Archive for the 'Tennis' Category

Let’s use summer to get out of motor laziness

When doing sports after the age of 60 we struggle with many preconceived ideas that at this point in life almost suddenly appear in our minds, because we are immersed in a culture that if on the one hand wants to promote wellness this is done mostly through marketing actions of companies that come the most disparate products from sportswear to personal care products. On the other hand, however, this kind of culture does not include the concept of fatigue, continuity of training, and prevention through free-body exercises. In essence, our society promotes an idea of wellness based on outward aspects (clothing, sports equipment, and personal care products) and at most suggests, of course, consulting a nutritionist (because overweight is an endemic problem) and walking as the main motor activity.

One of the lessons of the pandemic is the increase in sedentariness and the onset of the problems that are linked to it from weight gain to back pain and all those joint problems that are generated by sitting still for hours on end, to name but a few. When this negative manifestation asserts itself in most people it triggers the idea that I can no longer do sports because of these problems, without for that matter having understood that they are the effects instead.

I personally take care of 10 hours a week of sports activity, but it is clear that how I train today is different from how I did it when I was younger. There is a lot of prevention activity and free-body exercises, I have lengthened my recovery time and this allows me to run and bike. I do this because I enjoy it and I am happy while I am active. Also thinking about this activity and seeing others doing it makes me happy.

I have no advice for others because everyone should pursue what makes them happy. I understand that embarking on a notoriously active lifestyle requires at least initially an effort of will to overcome the habit of sitting still. However, one should be aware that the goal remains to feel good about oneself and certainly not to compete with others.

10 the football magic number

The 10 in soccer has been the jersey of the most famous champions. Now it seems there is no longer a place for these players in teams, as the Paulo Dybala affair partly explains. We understand why 10 has been the magic number in soccer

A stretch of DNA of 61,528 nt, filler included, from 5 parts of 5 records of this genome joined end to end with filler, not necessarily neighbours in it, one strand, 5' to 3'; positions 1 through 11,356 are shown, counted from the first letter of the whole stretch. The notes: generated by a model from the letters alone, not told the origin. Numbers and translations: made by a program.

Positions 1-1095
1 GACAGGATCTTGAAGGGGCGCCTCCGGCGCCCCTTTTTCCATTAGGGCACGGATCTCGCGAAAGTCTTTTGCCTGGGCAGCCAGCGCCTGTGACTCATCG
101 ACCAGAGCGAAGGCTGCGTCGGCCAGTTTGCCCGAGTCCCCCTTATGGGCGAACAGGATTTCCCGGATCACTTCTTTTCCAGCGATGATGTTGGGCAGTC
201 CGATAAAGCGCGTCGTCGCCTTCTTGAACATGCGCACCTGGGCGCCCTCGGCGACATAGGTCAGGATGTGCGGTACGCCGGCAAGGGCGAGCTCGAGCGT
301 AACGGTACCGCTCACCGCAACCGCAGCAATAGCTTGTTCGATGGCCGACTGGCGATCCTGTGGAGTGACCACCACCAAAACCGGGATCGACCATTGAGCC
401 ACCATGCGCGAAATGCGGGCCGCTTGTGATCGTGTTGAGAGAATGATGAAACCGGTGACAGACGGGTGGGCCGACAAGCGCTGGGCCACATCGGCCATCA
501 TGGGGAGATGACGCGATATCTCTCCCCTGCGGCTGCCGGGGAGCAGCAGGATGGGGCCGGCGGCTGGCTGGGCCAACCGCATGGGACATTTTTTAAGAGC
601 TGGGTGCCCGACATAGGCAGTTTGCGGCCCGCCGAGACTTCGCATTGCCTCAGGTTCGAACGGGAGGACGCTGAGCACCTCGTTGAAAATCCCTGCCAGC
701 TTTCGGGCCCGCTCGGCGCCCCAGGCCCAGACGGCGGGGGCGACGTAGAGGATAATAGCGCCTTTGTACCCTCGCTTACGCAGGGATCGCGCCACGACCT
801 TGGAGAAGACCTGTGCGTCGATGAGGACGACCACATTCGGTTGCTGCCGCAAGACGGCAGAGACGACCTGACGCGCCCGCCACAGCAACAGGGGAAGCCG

10 is the number of those who distribute play and those who run the ball down the field. 10 is the number that in 1958 by number draw Pelé received to play and win his first World Cup at age 17. It is also the number of Maradona, incredible champion, who also scored with the hand of God. Valentino Mazzola was number 10 for Grande Torino, and Mazzola was Jose Altafini’s nickname early in his career. 10 was Gianni Rivera, the first Italian to win the Ballon d’Or, of which Leo Messi won 6 instead, also wearing the same number. Juventus has had many number 10s, absolute champions such as Omar Sivori Michel Platini, Roberto Baggio, Zinedine Zidane, Alessandro Del Piero and Andrea Pirlo. The qualities of the 10 are those of someone who enlightens and leads the team, the 10 is as bold as he is peremptory in his actions and shows the characteristics that Gianni Brera masterfully described when talking about one of them and that is Giuseppe Meazza (winner of the World Cup with the Italian national team in 1934 and 1938):

“Great players already existed in the world, perhaps tougher and more continuous than him, however, it did not seem to us that we could go beyond his sudden inventions, the brilliant shots, the peremptory and yet never mocking dribbles, the lonely escapes toward his lost victim of all time, the opposing goalkeeper.”[1]

The 10 bears upon himself, more than the others, the responsibility of the team; he represents its soul, its spirit. When the 10 isolates himself, the team suffers dramatically, and loses the one who everyone believes is capable of solving the game or a moment of difficulty with one of his inventions whether it be a shot, a free kick, a smarcating pass for the striker or a dribble. The 10 does not chase opponents and knows that it is “better to let the ball run, she does not sweat” (Roberto Baggio), for him “soccer is music, dance and harmony and there is nothing more cheerful than the bouncing ball” (Pelé). Besides, the 10 recognize each other, respecting each other like members of a club reserved for a few, and they know how indispensable their presence is to soccer, as Francesco Totti says of Diego Armando Maradona:

“It’s soccer, it’s the ball, like his face is on that spinning ball. What he did with the ball no one has ever done and no one ever will. He did extraordinary things, everything there was to do he did. I got to know him, and it moves me to see the picture of the two of us hugging.”

Sport is a key point in young development

Increasingly, sport is becoming the place where our young people can learn to become self-aware, responsible to themselves and others, adept at handling mistakes and correcting themselves, cooperative in a competitive environment, and competent in handling emotions.